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Mustang_1968 posted:
Hi folks,
First time i've been on this discussion board, but I've had tonic-clonic and partial complex seizures for 8 years now. I'm refactory for almost all the current medications that are available, but take lamotrigine and zanisomide right now with limited side effects, but not full seizure control. And recently (last 6months) my neurologists referred me to an epilepsy center for testing for surgery. I've been through a variety of the testing, with all but one of the final tests completed. I've been waiting for 4 months now, for the (as the hospital center put it) "machine" to be fixed. I call regularly to get a status on where we they are at but continue to get the same answer. I'm getting past upset, and to the point where maybe i should just punt on this whole surgery as an option thing, and just learn to deal with ever changing meds and ongoing seizures.

So, I'd like some input if you would. I'm I just being too pushy on this as i would like to see some progress? I know that some folks have tests that take years to complete before surgery options are considered. Or should i just clam up and deal with it?

Thanks all
-M
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BlazingTiger responded:
If it is an issue with a machine I would say be patient. you want everything to be working properly that could & or would be a benefit to you. Everything will all work out in its own time.

Jason
 
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saxofone1 responded:
Hi Mustang,

I don't think you're being too pushy. You're doing what many people don't do. You are staying on top of things. Too many people simply wait w/o seeking answers/explanations.

As Jason said, you want the equipment running properly. If the upcoming tests regard possible surgery, there is no need for faulty equipment.

I understand your journey with meds. I've been on 10 in the past 37 years. For a while the meds were effective but sooner or later changes were necessary.

Patience is hard to maintain in many situations. Do your best not to lose it for stress can generate seizure activity.

Is there another facility in your area that is equipped for this test?

Hang in there. Welcome to the site.
angie
 
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dancer86442 replied to saxofone1's response:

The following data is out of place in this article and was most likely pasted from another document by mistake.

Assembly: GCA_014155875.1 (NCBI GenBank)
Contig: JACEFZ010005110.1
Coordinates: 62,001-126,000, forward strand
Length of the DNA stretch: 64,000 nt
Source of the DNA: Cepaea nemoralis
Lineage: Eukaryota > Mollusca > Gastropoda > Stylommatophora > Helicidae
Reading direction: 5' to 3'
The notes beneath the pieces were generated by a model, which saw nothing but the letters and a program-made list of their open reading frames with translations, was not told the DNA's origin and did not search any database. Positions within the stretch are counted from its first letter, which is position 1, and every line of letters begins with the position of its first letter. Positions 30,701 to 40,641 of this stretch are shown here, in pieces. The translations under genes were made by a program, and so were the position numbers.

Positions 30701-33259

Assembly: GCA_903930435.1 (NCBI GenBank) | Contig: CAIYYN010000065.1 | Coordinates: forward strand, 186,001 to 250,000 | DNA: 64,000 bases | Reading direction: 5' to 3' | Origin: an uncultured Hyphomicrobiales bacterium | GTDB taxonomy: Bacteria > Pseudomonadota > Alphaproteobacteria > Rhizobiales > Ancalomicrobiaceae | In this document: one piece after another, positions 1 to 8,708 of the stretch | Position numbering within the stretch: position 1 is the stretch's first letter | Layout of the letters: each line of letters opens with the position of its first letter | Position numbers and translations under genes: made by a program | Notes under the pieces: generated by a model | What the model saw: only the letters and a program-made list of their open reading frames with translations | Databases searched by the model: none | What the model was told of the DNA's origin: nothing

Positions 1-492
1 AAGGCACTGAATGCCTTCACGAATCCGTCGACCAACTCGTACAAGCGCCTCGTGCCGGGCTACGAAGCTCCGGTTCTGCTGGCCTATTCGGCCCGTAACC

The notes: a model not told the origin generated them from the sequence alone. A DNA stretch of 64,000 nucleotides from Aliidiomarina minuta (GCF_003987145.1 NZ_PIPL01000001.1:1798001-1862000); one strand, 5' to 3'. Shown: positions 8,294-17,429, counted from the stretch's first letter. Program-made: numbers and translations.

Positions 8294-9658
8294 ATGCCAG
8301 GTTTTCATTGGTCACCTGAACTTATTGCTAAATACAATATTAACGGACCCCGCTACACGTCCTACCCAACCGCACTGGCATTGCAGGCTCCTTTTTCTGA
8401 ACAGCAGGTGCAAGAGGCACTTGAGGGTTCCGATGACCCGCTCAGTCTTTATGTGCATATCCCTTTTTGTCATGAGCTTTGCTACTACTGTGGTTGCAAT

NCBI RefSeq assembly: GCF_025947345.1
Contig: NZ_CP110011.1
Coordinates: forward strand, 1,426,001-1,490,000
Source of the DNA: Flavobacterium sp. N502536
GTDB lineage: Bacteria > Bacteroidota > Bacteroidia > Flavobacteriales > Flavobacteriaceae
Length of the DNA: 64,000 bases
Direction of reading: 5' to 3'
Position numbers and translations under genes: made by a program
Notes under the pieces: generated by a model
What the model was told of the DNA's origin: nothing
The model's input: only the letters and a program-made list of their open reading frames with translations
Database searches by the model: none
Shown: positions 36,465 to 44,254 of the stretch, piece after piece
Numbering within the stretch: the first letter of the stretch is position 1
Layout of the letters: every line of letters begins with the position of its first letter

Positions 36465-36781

Mustang, I just saw this article on FB. But, have read a similar article on medicalnewstoday.com. Here is what's new/old news about surgery.

http://www.mlive.com/health/index.ssf/2012/06/more_epilepsy_patients_should.html

Mustang, have you ever considered 'alternatives' for control? ie: Diets, neurofeedback, supplements. Coconut Oil is the new 'cure'. Use our Search This Community Tool for the Link/article. Touted for Alzeimer's & Ep Too! Plus, a few more Neuro Disorders.

Love Candi
 
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hula_dancer73 responded:
have you ever considered the VNS (Vagus Nerve Stimulator?)

I ahve one becuase I was NOT a candiate for the brain surgery.

Have had EP all my life but it was never documented until '03 so next year will be 10 years with the disorder.

THe VNS is for intractable szs that do NOT repsond to the typical meds.

Same here. I got the device on Sept 20th of '07. IT wore down and had to be replaced no biggie there.

IT cut my szs dodwn from 10-12 a day almost EVERY day to 3-4 a month.

in my mind I would thing it would be a good fit for you but I AM NOT A DOCTOR!

THey usally last around 3-5 years before replacing it.

BUT...when you have a sz or feel one coming on justtake the special high-poweredmagnet that Cyberonics includes in the kit after your surgery, and swipe the VNS that is just under theskin where a ace maker would go. and th e sz shoud iether stop or if you can not get to the VNS in time it can shorten thesz.

IT makes them less severe, less frequent and less in length. IT also shortens up the post-ictal time as well. my post-ictal time went from a half hr to an hr and now it is down to about 10-15 minutes.

hula_dancer

VNS REP
O'ahu--Honolulu--Hawi'i


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